David Bourget (Western Ontario)
David Chalmers (ANU, NYU)
Rafael De Clercq
Jack Alan Reynolds
Learn more about PhilPapers
Oxford University Press (1999)
Thanks to his unsurpassed eye and his fearless willingness to take a stand, Clement Greenberg (1909 1994) became one of the giants of 20th century art criticism a writer who set the terms of critical discourse from the moment he burst onto the scene with his seminal essays Avant Garde and Kitsch (1939) and Towards a Newer Laocoon (1940). In this work, which gathers previously uncollected essays and a series of seminars delivered at Bennington in 1971, Greenberg provides his most expansive statement of his views on taste and quality in art, arguing for an esthetic that flies in the face of current art world fashions. Greenberg insists despite the attempts from Marcel Duchamp onwards to escape the jurisdiction of taste by producing an art so disjunctive that it cannot be judged that taste is inexorable. He argues that standards of quality in art, the artist's responsibility to seek out the hardest demands of a medium, and the critic's responsibility to discriminate, are essential conditions for great art. The obsession with innovation the epidemic of newness leads, in Greenbergs view, to the boringness of so much avant garde art. He discusses the interplay of expectation and surprise in aesthetic experience, and the exalted consciousness produced by great art. Homemade Esthetics allows us particularly in the transcribed seminar sessions, never before published to watch the critics mind at work, defending (and at times reconsidering) his theories. His views, often controversial, are the record of a lifetime of looking at and thinking about art as intensely as anyone ever has.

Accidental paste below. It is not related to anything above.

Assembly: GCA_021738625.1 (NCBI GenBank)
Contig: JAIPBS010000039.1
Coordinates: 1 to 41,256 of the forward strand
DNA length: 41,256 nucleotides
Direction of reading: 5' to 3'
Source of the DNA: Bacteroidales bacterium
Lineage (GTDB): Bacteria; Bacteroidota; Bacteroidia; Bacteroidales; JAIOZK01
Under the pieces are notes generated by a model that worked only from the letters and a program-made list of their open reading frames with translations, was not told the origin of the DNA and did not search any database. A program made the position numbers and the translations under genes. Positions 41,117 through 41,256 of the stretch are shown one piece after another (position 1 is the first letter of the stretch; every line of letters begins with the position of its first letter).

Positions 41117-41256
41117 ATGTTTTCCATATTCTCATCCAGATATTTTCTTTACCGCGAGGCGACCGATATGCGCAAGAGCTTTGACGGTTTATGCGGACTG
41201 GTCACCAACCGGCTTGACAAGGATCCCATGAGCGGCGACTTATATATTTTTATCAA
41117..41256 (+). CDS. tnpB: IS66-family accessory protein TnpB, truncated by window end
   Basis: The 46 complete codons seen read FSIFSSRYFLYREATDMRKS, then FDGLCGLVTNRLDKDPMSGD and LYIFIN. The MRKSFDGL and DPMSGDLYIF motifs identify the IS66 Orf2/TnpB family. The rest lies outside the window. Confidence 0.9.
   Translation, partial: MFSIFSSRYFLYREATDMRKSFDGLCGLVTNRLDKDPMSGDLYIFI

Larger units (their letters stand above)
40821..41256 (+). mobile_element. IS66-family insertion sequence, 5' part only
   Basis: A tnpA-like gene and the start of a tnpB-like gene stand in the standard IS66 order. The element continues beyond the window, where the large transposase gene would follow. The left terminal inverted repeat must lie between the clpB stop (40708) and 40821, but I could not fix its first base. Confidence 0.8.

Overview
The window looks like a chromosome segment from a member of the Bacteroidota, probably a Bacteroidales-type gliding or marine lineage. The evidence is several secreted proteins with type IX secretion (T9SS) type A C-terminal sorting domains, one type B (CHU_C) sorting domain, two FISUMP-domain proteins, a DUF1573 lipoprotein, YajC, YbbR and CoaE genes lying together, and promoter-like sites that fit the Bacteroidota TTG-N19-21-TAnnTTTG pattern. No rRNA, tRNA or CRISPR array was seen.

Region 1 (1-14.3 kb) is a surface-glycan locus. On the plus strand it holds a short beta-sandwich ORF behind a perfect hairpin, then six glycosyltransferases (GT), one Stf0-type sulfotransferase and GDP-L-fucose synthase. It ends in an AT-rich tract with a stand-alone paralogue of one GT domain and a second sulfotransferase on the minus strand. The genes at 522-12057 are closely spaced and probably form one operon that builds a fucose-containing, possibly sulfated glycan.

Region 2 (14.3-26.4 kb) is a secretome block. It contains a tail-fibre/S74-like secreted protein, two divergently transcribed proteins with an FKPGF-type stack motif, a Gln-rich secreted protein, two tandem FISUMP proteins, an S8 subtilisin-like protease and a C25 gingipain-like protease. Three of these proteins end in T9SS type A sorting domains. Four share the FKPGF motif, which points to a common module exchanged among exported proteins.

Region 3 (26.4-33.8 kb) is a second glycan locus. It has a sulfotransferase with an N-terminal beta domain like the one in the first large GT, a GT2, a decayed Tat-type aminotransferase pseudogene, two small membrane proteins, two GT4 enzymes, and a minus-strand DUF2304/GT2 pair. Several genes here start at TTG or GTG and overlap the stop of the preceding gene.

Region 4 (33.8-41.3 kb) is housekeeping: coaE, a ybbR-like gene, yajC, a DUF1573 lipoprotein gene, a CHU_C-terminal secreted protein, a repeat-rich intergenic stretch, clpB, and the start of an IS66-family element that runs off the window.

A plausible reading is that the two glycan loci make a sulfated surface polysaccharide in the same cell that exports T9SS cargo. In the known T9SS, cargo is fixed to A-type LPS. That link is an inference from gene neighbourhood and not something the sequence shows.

|Keywords||Aesthetics Art Philosophy|
|Categories||categorize this paper)|
|Buy the book||$4.99 used (84% off) $39.99 direct from Amazon $57.99 new Amazon page|
|Call number||BH39.G675 1999|
Setup an account with your affiliations in order to access resources via your University's proxy server
Configure custom proxy (use this if your affiliation does not provide a proxy)
|Through your library|
References found in this work BETA
No references found.
Citations of this work BETA
No citations found.
Similar books and articles
Kevin Melchionne (2010). On the Old Saw “I Know Nothing About Art but I Know What I Like". Journal of Aesthetics and Art Criticism 68 (2):131-141.
Maarten Doorman (2003). Art in Progress: A Philosophical Response to the End of the Avant-Garde. Amsterdam University Press.
Jerrold Levinson (ed.) (1998). Aesthetics and Ethics: Essays at the Intersection. Cambridge University Press.
Kathleen Kadon Desmond (2011). Ideas About Art. Wiley-Blackwell.
James O. Young (2001). Art and Knowledge. Routledge.
C. E. Emmer (1998). Kitsch Against Modernity. Art Criticism 13 (1):53-80.
Martin Lefebvre (2007). Peirce's Esthetics: A Taste for Signs in Art. Transactions of the Charles S. Peirce Society 43 (2):319-344.
Added to index2009-01-28
Total downloads14 ( #170,159 of 1,700,257 )
Recent downloads (6 months)1 ( #362,609 of 1,700,257 )
How can I increase my downloads?